Video Practice & Theory for New Media – Outcome 1
camera controls and functions
- Lens: It draws the light into the camera and focuses it on the film plane.
- Film Advance Lever/Knob: It transports the film from one frame to the next on the roll of film.
- Viewfinder: The “window” through which you look to frame your picture.
- Shutter: It open and closes to control the length of time light strikes the film.
- There are two types of shutters: located between or just behind the lens elements is the leaf shutter and located in front of the film plane is the focal plane shutter.
- Shutter Release: The button that releases or “trips” the shutter mechanism.
- Aperture: It widens and contracts to control the diameter of the hole that the light passes though, to let in more or less light. It’s controlled by the f-stop ring.
- Film Rewind Knob: Rewinds the film back into the film cassette.
- Flash Shoe: This is the point at which the flash or flash cube is mounted or attached.
- The camera Body: The casing of the camera which holds the encloses the camera pats.
- Self-Timer: This mechanism trips the shutter after a short delay, allowing everyone to be in the photograph.
- Shutter Speed Control: This know controls the length of time the shutter remains open.
- Legs: They support the weight of the camera. They vary in height and weight depending on the camera size. Height range is an important aspect of tripod legs, the legs should be able to rise slightly higher than the normal eye level.
- Head: Controls the movement of the camera. A good quality tripod head allows smooth movement, the correct tripod head determines the quality of video. Many tripod heads use an inside fluid to help the flow of motion when moving the camera. This is called a fluid head.
- Quick Release Plate: quick release plates sits between the head and the camera. The camera locks into the quick release plate securely so it stays on the tripod.
- Bubble Level: The bubble moves in a small frame depending on the level of the camera. When the camera is 100 percent leveled, the bubble sits in the center of the frame.
- Extensions: Allows the user to raise or lower the tripod. Usually, these extensions are inside the primary legs of the tripod.
- Adjustment Knob: Allows the tripod to swivel in any direction.
film/video making techniques
- Wide shot/full shot: The subject takes up the full frame.
- Mid shot: Shows some part of the subject in more detail while still giving an impression of the whole subject.
- Long shot: Contains landscape but gives the viewer a more specific idea of setting.
- Close-up: A certain feature of the subject takes up the full frame.
- Extreme close up: Really focuses in on a certain feature to reveal more detail.
- Cut in: Shows some other part of the subject in detail.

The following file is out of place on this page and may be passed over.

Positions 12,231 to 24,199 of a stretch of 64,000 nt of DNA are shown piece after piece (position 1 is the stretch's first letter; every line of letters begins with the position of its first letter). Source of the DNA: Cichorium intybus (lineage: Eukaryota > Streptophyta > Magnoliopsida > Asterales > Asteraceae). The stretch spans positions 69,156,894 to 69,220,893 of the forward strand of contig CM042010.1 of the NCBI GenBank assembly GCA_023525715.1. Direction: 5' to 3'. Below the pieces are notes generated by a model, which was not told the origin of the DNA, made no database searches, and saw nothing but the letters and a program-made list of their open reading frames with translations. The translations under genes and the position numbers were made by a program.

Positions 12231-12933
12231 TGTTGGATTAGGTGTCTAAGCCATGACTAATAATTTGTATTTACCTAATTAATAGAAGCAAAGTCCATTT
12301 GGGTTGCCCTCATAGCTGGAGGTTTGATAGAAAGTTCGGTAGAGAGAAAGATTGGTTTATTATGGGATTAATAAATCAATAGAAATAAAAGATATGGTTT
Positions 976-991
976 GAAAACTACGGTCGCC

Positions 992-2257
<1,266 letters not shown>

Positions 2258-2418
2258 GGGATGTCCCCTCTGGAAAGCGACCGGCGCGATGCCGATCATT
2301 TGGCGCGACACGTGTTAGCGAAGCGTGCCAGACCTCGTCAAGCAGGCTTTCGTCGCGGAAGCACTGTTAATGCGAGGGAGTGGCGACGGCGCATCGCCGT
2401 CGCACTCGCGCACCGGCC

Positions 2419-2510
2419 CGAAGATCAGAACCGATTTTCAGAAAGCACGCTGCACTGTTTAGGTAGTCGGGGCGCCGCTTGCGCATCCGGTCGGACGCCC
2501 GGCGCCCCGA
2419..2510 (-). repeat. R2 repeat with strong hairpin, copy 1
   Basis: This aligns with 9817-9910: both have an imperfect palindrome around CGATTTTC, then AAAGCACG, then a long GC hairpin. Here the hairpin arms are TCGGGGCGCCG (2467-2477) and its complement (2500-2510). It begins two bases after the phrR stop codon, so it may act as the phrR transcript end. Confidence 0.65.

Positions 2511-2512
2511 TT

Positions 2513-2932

- Cutaway: A shot of something other than the subject.
- Over-the-shoulder-shot: A view that looks from behind a person to the subject.
- Point of view shot: Shows the view from the subjects perspective.
- Bird’s eye angle: Looks directly down upon a scene.
- High angle: Looks down upon a subject.
- Low angle: Looks up to a character from a lower position.
- Eye-level angle: Places the audience on an equal footing with the character(s).
- Dutch angle: A slanted angle of the subject.
- Crane shot: Commonly used to end a sequence. Its a shot where the camera is pulled upwards overlooking a scene or subject.
- Tracking shot: The camera moves on a track.
- Dolly shot: The camera moves using a trolley.
- Panning: Used to give the viewer a panoramic view of a set or setting.
- Head room: A short space is left above the subject’s head, so it doesn’t look so closed in.
- Rule of thirds: divides the screen into a grid.
- Leading lines: A line placed within the shot (such as a road) that draws our attention.
Mise en scène is used to describe the design aspects of a theatre or film production, which essentially means “visual theme” or “telling a story“, both in visually artful ways through storyboarding, stage design and cinematography in artful ways through direction.
He has shown to have an interest in colour, light, projection and the human figure. Having, otherwise, simple shots of models moving towards the camera but projecting light and shapes onto them to create effects such as water or dissolving. His liking to the use of colour and shapes is present in his instantiation art video show above. His piece is a wall of colours and patterns, that fade in and out, into each other, expand and wave, fall, rise and move around.
Sam Taylor, an English filmmaker, photographer, and visual artist, and the director of the film “Nowhere Boy” created these short films of a decomposing rabbit and a decaying bowl of fruit.
Generally her work only lasts a few minutes at a time, and use alterations in colors, the speed, and sound. Her works focus of issues related to gender, sexuality and the human body.
Rist’s work is regarded as feminist by some art critics.